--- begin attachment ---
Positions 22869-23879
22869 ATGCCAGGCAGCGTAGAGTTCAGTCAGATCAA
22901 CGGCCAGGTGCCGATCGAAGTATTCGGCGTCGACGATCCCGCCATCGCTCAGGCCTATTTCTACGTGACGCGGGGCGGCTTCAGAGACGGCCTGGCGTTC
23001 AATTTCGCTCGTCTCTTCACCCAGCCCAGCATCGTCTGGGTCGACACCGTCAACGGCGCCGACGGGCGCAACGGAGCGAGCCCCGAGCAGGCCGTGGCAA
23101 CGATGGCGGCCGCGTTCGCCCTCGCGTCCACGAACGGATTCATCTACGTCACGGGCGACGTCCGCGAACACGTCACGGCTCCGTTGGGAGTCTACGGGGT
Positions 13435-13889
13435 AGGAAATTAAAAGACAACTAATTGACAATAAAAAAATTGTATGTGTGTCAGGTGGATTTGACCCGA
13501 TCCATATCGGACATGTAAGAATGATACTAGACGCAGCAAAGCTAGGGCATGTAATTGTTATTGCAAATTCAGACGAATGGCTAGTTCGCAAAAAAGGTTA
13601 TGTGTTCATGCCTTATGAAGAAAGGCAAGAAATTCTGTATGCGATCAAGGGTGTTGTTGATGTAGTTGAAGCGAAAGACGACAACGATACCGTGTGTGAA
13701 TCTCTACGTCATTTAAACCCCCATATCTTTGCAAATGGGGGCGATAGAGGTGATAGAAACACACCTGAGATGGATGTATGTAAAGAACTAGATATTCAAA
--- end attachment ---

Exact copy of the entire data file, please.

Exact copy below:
Positions 22869-23879
22869 ATGCCAGGCAGCGTAGAGTTCAGTCAGATCAA
22901 CGGCCAGGTGCCGATCGAAGTATTCGGCGTCGACGATCCCGCCATCGCTCAGGCCTATTTCTACGTGACGCGGGGCGGCTTCAGAGACGGCCTGGCGTTC
23001 AATTTCGCTCGTCTCTTCACCCAGCCCAGCATCGTCTGGGTCGACACCGTCAACGGCGCCGACGGGCGCAACGGAGCGAGCCCCGAGCAGGCCGTGGCAA
23101 CGATGGCGGCCGCGTTCGCCCTCGCGTCCACGAACGGATTCATCTACGTCACGGGCGACGTCCGCGAACACGTCACGGCTCCGTTGGGAGTCTACGGGGT
Positions 13435-13889
13435 AGGAAATTAAAAGACAACTAATTGACAATAAAAAAATTGTATGTGTGTCAGGTGGATTTGACCCGA
13501 TCCATATCGGACATGTAAGAATGATACTAGACGCAGCAAAGCTAGGGCATGTAATTGTTATTGCAAATTCAGACGAATGGCTAGTTCGCAAAAAAGGTTA
13601 TGTGTTCATGCCTTATGAAGAAAGGCAAGAAATTCTGTATGCGATCAAGGGTGTTGTTGATGTAGTTGAAGCGAAAGACGACAACGATACCGTGTGTGAA
13701 TCTCTACGTCATTTAAACCCCCATATCTTTGCAAATGGGGGCGATAGAGGTGATAGAAACACACCTGAGATGGATGTATGTAAAGAACTAGATATTCAAA